jokhang Today’s wanderings took us to the nearby Jokhang temple, the most sacred site for Tibetans…we passed by here Friday night after dinner at Dorje’s, and were fascinated by the pilgrims performing ‘kora’ – pilgrimage circuits around the temple. They come from all walks of life, though most are in traditional Tibetan dress, and of all ages, many, many of them carrying and twirling beautiful, ancient hand-held prayer wheels. Some may come here on pilgrimage from hundreds of miles, prostrating every step of the way. Walking slowly through the temple, it is clearly still quite ‘alive’, and even more beautiful than the Potala, with literally hundreds of exquisite icons. (more…)

Lhasa (Day 7) – Potala Palace & Sera Monastery 27 June 2009

potalaToday we toured the Potala Palace – the seat of Tibet’s government and home of the Dalai Lama from its construction in the 17th century until 1959. What an incredible structure. It literally dominates the city, built on a hill in the center of the valley, and rises from the valley floor with imposing but graceful white- and red-washed walls. It is massive, quite beautiful, and very exotic. We climbed the hundreds of stairs on the front outside, and were allowed to take pictures anywhere outside. Once we entered the palace, no more photographs were allowed. Every surface, from floor to ceiling, is incredibly intricate, with finely filigreed molding and trim and brocades that are almost hard to believe, and the colors are vibrant and primary. Red does dominate, but the ceiling is yellow with bright blue beams, and green and gold are everywhere. The number of Buddha and bodhisattva and lama icons is mind-boggling. (more…)

Hello from Lhasa! (elev. 12,000′ / 3650m) 26 June 2009

(Did I mention that we are now grandparents?! -grins- )

tour group with buddhaI CAN’T BELIEVE that I forgot to ask for a south-side window seat on the airplane, with an Everest-view possibility, but it didn’t matter anyway, because it was socked in with clouds. Can you imagine?…it would have been nearly at window level! We did see several impressive peaks (> 7000m/23,000′) that were marked on the China Air map, and the Tibetan terrain is incredibly rugged – FAR more so than I had imagined. I think of a ‘plateau’ as flat – so wrong. (more…)

Chengdu: Pandas, pandas everywhere…and the Leshan Buddha 25 June 2009

bicyclesWe took it easy on Wednesday (103 degrees in Beijing), enjoying the idea of being grandparents and checking my iPhone frequently, hoping for more photos and stories! After meeting a business acquaintance in the morning, we packed and headed for the airport for our flight to Chengdu, in Sichuan province, an industrial city of over 10 million in the center of the agricultural belt of China. We were met by our tour guide for the next day, Andy, and one of our Tibet Tour group, Frank. (more…)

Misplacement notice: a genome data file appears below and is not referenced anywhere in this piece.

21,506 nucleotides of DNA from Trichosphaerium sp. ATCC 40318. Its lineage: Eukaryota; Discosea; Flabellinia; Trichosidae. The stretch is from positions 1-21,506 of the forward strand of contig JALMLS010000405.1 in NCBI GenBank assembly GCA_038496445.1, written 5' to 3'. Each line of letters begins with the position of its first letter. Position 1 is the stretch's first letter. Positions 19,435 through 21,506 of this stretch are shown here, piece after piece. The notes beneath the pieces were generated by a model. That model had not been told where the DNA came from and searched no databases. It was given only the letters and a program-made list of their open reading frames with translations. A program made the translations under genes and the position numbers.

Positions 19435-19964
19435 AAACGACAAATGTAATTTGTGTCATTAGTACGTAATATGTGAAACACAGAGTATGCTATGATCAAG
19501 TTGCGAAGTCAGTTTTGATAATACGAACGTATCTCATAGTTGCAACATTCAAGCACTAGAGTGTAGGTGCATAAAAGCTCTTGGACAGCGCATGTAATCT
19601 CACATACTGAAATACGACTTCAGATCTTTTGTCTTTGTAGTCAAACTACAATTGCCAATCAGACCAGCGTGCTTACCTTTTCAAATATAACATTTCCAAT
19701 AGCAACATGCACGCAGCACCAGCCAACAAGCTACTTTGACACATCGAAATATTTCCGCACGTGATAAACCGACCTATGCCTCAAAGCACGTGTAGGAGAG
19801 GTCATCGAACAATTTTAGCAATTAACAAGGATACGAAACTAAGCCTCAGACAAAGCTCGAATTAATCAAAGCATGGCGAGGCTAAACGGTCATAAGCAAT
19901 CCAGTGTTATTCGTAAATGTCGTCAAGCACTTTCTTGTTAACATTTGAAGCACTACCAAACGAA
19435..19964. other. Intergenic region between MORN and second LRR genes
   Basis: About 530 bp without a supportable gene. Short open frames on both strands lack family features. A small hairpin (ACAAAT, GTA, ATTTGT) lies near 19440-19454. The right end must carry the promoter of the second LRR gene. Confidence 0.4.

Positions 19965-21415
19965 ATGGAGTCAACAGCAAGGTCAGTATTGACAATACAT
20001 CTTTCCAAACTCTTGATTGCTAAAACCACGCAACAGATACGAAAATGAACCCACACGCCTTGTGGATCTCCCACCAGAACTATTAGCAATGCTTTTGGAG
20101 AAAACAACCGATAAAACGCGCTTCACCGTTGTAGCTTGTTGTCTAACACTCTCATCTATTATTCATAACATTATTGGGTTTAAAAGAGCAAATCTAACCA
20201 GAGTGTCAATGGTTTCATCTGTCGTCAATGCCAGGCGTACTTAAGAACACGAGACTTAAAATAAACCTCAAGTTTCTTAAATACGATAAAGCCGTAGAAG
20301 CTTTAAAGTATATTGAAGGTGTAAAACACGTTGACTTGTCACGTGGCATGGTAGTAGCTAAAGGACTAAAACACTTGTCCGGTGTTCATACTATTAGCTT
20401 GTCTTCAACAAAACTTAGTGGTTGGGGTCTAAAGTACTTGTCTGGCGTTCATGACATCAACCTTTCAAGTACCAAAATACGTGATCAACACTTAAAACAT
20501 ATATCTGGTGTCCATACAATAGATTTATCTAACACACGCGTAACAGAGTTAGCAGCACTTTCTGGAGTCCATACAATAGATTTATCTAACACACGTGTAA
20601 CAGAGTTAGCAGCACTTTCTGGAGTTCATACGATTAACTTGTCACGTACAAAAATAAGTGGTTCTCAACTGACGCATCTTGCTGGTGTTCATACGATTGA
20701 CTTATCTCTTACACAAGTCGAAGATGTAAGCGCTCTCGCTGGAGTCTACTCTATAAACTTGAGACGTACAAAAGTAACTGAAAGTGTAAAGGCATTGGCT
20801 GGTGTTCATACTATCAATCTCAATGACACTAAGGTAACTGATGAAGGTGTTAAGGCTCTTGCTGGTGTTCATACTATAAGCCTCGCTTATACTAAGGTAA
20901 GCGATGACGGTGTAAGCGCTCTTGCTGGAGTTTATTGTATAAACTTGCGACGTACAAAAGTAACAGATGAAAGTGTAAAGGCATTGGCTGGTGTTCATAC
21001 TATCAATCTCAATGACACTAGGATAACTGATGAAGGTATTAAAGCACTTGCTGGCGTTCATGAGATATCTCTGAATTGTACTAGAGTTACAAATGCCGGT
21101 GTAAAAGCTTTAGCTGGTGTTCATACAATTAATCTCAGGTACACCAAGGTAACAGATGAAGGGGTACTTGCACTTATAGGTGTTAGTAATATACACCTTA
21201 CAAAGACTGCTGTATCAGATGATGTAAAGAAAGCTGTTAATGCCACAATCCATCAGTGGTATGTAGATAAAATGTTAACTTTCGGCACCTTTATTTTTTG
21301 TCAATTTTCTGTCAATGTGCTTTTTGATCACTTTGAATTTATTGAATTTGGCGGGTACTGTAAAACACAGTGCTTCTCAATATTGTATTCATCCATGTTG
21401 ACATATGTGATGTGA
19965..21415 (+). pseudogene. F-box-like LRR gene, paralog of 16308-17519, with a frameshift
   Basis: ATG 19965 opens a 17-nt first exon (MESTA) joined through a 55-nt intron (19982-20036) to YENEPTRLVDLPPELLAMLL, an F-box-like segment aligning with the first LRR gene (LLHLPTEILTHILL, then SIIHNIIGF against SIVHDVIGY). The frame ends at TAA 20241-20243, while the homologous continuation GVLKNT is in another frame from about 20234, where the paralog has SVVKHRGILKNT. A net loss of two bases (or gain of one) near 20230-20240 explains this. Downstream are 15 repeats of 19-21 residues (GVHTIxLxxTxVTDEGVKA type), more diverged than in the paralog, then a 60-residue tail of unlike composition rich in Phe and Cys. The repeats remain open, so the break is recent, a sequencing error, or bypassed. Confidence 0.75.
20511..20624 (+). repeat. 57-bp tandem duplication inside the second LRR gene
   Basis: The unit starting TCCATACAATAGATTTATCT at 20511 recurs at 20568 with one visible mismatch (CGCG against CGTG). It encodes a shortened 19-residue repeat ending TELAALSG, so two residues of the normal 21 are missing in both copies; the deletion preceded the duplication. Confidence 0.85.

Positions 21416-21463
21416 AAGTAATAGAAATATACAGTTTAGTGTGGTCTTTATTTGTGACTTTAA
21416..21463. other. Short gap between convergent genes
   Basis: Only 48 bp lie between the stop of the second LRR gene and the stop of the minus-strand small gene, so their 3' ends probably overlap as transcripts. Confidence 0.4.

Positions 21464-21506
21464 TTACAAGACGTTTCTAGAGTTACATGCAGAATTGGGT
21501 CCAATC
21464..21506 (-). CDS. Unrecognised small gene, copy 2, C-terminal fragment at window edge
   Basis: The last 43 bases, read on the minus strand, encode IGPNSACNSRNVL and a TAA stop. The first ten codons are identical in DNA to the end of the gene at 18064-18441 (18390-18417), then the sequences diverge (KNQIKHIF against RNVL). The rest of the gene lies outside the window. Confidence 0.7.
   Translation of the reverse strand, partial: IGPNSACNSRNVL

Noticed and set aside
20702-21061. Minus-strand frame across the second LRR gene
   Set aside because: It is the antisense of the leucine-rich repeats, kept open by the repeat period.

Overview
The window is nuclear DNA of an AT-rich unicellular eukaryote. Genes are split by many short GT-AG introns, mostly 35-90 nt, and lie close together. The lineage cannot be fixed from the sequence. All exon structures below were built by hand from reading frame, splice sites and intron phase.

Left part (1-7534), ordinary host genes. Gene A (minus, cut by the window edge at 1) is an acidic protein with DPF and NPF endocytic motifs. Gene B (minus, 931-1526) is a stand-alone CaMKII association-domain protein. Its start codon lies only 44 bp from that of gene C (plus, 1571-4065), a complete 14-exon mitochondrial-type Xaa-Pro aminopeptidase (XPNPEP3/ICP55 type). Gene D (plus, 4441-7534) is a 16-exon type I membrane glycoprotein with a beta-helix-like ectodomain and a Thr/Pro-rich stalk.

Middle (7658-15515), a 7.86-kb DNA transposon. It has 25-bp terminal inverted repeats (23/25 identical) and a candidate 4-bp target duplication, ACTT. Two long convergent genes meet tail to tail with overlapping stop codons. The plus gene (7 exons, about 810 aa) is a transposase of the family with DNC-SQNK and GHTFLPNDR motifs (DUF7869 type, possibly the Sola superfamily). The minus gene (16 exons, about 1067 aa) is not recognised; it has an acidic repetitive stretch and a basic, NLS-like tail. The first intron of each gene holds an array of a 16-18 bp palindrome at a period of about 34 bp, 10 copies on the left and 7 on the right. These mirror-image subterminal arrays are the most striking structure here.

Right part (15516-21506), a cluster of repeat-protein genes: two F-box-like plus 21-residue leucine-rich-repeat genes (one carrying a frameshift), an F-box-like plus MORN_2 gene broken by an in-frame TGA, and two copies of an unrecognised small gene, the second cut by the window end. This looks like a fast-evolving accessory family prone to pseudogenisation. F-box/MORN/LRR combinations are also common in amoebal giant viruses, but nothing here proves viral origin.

Beijing’s Summer Palace, Forbidden City & Temple of Heaven – in 95 degrees! 23 June 2009

A whirlwind day, all while grinning and wondering if we would become grandparents, and checking my text messages about once an hour in anticipation… LOL!
long corridor
Liu picked us up at 8:30 am, and after a 30″ unscheduled stop at Olympic Village to see the Bird’s Nest and the Water Cube, we spent about 4 hours wandering around the beautiful grounds of the Summer Palace, then stopped for tea in a traditional tea house, and noodles for lunch in a noodle house. Then still terribly hot, we just drove around Tian’anmen Square, but did spend several hours walking through most of the Forbidden City, finishing up with the Temple of Heaven.

WHEW – tons of walking, brain and eyeball beauty overload – what a day! To the left is ONE of the 200+ photos I took today…of the Summer Palace’s Long Corridor built for the Dowager Empress Cixi so she would not be exposed to sun getting from the dock to the palace. It is 728 meters long, winds around the lake, and has over 8,000 paintings of scenes from Chinese folklore!

Beijing: “Let me take your temperature!” 22 June 2009

Yep – we are here, in Beijing, CHINA!

But not without humorous hiccups already… After flying for 13 hours, straight over the North Pole, Russia and Ulan Bataar, we landed and were relegated to a remote corner of the huge international airport, and not exactly close any terminal. Just before landing, as the crew handed out a second health card form everyone had to complete, we were given some hint (I don’t recall what exactly) that we may not be able to get off the plane immediately, and we were thinking about the planeload of students recently held in a hotel for a week… (We had even commented on the fair number of folks wearing surgical masks, including the three American college-age girls behind us.)

Sure enough, as soon as we landed we were told, graciously, “Please stay in your seats everyone – a team of white-suited people will be boarding to take everyone’s temperature. They will put a gun to your forehead (at THIS point everyone on board laughed nervously!), and shoot an infrared beam aimed at your forehead.” And on they came – young, slender, efficient technicians, about 20 of them dressed literally head to toe in white, complete with hoods, booties, gloves, and full face masks, carrying a bag and ‘guns’ – it felt like being inside the movie ET! (more…)